Kim Kardashian Wedding: Over The Top

Are you having a difficult time embracing the Kardashian wedding? I’m not feeling it either. But that’s not surprising to you if you’re a regular reader here.

The Kris Humphries-Kim Kardashian conspicuous nuptials were managed to maximize income and minimize any sense of tradition.


Yes, this event was over the top, kind of like how Kim Kardashian was spilling over the top of her Vera Wang dress.

The reported 10 million cost of the Kardashian wedding bash, in my view, only adds to our society’s focus on fame and riches as the ultimate sign of success, and this is disappointing.

There are millions of people, especially young girls, who aspire to be, look, smell, and dress like the reality TV siblings, but who would be better off spending their money on improving themselves instead of contributing to the inflated bank accounts of these materialistic people.

I was recently in New York City cruising around the chic shops in Soho when I stumbled on DASH, the Kardashian-owned boutique. I was taken aback by not only the gaggle of girls lined up at the front window taking photographs, but also by those inside wanting to purchase something, either affordable or not,  to take with them – a piece of the Kardashian Empire.

Who advises these talentless girls about how to role model for the millions of fans who sadly follow their every vacuous move on and off screen? Oh, right, their mother (and E! News).

Being a Pop Culture icon doesn’t have the same impact on society as Nobel Prize winners and many others who contribute to the advancement of our civilization — and who are more worthy of being elevated to the top of the pedestal for others to emulate instead of the commercially propelled Kardashian glamazons.

No, I’m not jealous (well, maybe just a little – Kim’s wedding earrings were incredible!) as some of you may think. There’s nothing wrong with having a larger-than-life wedding, but why did the unsupecting public have to get dragged into it?

Adding up the costs of the extravagant touches of this “wedding of the century” makes me want to puke. This was a disposable event, overflowing with consumerism and devoid of any real tradition.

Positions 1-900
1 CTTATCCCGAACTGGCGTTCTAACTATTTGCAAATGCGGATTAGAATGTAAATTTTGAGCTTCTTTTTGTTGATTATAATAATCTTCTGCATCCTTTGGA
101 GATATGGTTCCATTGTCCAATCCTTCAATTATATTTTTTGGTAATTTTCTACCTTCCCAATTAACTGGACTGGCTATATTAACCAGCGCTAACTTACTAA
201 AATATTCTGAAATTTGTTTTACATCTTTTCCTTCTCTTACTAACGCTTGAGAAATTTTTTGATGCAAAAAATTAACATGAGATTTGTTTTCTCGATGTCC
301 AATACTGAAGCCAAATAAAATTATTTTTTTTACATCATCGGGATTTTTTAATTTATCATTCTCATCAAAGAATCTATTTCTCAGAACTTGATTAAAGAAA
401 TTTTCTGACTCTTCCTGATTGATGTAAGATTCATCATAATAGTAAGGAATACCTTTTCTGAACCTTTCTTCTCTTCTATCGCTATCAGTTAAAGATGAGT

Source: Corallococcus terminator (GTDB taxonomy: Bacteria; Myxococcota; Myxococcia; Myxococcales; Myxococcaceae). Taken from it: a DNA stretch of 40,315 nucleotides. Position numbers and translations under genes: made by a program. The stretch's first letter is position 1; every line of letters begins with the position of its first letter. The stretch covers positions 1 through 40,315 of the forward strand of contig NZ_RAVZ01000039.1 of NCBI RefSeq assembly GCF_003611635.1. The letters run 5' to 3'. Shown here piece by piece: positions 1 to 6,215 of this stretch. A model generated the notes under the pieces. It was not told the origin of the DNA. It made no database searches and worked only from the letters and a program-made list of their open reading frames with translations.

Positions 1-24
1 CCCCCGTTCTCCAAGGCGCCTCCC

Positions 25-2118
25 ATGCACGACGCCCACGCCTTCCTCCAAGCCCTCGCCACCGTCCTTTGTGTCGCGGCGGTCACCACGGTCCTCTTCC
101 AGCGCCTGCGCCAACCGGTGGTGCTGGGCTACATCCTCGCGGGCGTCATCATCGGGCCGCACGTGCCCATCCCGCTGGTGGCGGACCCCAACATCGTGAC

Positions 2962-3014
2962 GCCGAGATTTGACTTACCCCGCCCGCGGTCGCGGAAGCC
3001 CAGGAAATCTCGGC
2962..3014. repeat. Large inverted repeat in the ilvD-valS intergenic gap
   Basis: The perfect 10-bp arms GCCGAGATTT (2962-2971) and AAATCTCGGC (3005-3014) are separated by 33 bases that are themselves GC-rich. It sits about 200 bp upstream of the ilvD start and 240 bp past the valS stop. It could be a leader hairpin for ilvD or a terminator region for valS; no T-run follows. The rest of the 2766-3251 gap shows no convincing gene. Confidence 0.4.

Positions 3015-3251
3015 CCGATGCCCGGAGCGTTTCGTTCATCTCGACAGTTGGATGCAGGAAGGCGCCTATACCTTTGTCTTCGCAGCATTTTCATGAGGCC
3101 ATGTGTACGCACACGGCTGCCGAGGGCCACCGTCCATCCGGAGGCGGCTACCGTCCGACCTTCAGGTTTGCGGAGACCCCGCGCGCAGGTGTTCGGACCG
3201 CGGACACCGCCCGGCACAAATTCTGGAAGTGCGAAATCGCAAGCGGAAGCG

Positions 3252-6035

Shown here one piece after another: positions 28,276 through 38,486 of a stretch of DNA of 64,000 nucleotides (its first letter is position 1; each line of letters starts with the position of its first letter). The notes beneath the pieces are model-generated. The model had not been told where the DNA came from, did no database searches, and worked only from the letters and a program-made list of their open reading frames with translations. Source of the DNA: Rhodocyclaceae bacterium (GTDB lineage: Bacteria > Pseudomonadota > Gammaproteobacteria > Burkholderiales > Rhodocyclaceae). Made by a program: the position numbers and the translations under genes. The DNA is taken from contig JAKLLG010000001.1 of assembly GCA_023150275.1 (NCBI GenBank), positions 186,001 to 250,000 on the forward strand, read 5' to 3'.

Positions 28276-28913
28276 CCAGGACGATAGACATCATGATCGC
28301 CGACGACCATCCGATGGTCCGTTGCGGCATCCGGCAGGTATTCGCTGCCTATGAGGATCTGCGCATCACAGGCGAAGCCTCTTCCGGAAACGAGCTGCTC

Sour grapes as I may sound today, I am also somewhat lucky to have been unplugged from the media who likely went hog wild with the pre-coverage of this created-for-TV wedding. And now that I’m back, I will have to go out of my way to avoid hearing about it for the next month until the two-day (two days of this nonsense!) special airs.

Is this latest Kardashian show-off history-making? Perhaps regarding the party’s excessive cost, publicity, and the way the couple will benefit financially — which includes the free perks the bride and groom got in exchange for their public display of affection —  from this “blessed event.”

However, if the media decides to compare this aberration to the Royal Wedding between Prince William and Kate Middleton (I even dislike using their names next to the KKK Klan), it’s because our values are askew.

No, the Kardashians are not as close as we (in the USA) can get to royalty … not by many, many miles.

But, if this is any consolation for us, unlike the Royals’ historical wedding day, the day Kris and Kim tied the knot will (hopefully) not end up on a page of your high schooler’s history class text book like Prince William and Kate’s certainly will.


  1. Anonymous says:

    I wholeheartedly agree. WTF is wrong with this culture that we worship shallow, wealthy people because they are shallow and wealthy.
    I refer to it as the dumbing down of America
    Well put

  2. Anonymous says:

    Correct you are! How do keep pop culture from defining our present-day culture in the future? It's quite a job!

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